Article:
Served as the principal factual and legal researcher in detailed analyses leading to decision denying an officer and director bar against the former CEO of a semiconductor manufacturing company alleged to have engaged in stock option backdating.  Securities & Exch. Comm’n v. Schroeder, No. C 07-03798 JW, 2010 WL 4789441 (N.D. Cal. Nov. 17, 2010).  In the related private litigation, our client recovered over $13 million from the company, which initially had attempted to blame our client for suboptimal practices.

Won a motion to dismiss securities class action against substrate manufacturer alleged to have misrepresented quality of products to customers.  Morgan v. AXT, Inc., Nos. C 04-4362 etc., 2005 WL 234125 (N.D. Cal. Sept. 23, 2005).  The case was settled on favorable terms following the dismissal (no contribution from company).

Represented the entire Board of Directors of audio chip company in breach of fiduciary lawsuit filed by bankruptcy trustee alleging a failure to sell the company.  Case settled without payment from clients.  Hermerding v. Tripathi, Adversary Proceeding No. 09 5004 (N.D. Cal. Bank.).

Won motion to dismiss securities fraud claims under Securities Litigation Uniform Standards Act in lawsuit filed when corporation temporality suspended exercise of stock options until restated financial statements were issued.  McIntosh v. McAfee Inc., No. C-06-0794 JW (N.D. Cal. Sept. 28, 2007).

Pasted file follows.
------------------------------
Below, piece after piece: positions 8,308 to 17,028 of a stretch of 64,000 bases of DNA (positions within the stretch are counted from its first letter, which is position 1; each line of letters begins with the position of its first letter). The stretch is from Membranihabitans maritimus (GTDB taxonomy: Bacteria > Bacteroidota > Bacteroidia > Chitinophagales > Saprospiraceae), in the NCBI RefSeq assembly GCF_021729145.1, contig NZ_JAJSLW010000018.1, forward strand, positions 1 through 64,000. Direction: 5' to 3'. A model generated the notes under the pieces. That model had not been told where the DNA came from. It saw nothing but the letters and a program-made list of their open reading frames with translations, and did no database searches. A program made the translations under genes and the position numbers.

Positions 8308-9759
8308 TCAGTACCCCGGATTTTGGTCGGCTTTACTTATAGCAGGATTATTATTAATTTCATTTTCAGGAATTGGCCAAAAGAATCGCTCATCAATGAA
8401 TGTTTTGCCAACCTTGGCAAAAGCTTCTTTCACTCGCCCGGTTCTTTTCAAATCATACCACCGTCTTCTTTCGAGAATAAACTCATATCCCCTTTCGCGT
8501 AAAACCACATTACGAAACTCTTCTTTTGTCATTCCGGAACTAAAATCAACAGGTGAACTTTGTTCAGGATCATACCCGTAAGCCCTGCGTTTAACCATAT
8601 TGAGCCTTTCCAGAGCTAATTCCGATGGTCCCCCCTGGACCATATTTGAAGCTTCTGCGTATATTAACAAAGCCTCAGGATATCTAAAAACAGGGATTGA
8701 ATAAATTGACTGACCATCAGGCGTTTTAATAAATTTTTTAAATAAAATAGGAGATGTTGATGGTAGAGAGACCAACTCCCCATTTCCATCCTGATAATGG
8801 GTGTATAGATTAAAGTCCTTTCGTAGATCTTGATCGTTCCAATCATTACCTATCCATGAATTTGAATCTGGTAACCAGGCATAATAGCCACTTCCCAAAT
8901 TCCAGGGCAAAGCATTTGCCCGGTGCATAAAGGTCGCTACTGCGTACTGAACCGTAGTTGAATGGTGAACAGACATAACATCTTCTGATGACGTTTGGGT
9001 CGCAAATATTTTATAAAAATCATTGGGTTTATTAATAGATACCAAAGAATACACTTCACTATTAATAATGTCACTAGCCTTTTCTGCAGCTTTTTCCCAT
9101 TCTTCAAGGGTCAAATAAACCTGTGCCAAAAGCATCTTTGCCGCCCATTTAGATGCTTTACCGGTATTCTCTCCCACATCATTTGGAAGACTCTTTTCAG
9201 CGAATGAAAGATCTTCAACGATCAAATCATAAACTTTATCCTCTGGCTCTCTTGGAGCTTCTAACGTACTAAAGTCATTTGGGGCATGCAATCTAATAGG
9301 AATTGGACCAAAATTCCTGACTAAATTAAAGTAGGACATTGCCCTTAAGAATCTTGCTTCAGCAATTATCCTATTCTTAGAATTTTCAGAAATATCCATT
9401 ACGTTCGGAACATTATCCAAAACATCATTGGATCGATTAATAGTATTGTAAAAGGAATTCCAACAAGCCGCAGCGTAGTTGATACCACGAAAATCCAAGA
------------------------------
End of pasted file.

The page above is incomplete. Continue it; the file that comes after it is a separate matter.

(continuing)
Won as lead counsel and co-lead arbitration a $46.5 million arbitration award on behalf of a defrauded borrower unknowingly involved in what the case investigation revealed to be a widespread, international Ponzi scheme.  General Holding, Inc. v. Derivium Capital (Charleston, S.C., American Arbitration Ass’n June 13, 2005).

Played a leading role in issuers’ joint defense group in the defense of the over 300  “IPO laddering” securities cases in the Southern District of New York.  In re Initial Public Offering Sec. Litig., No. 21 MC 92 (SAS).

Represented former CEO of a semiconductor chip company in securities class action lawsuit and parallel government investigations.  The securities class action settled with no contribution from our client, In re Sipex Corp. Sec. Litig., Master File No. 05-CV-00392 (WHA); and an SEC action settled with no fraud claim and no officer and director bar against our client; despite attempts to blame him for allegedly improper practices.

Successfully defended American Mensa in a copyright lawsuit based on the alleged infringement of intelligence text by New Zealand and Australia Mensa branches by presenting record that foreign entities were not affiliated with US group or subject to jurisdiction.  Publicly praised by the worthy plaintiff after the fact as well qualified to be a Mensa member.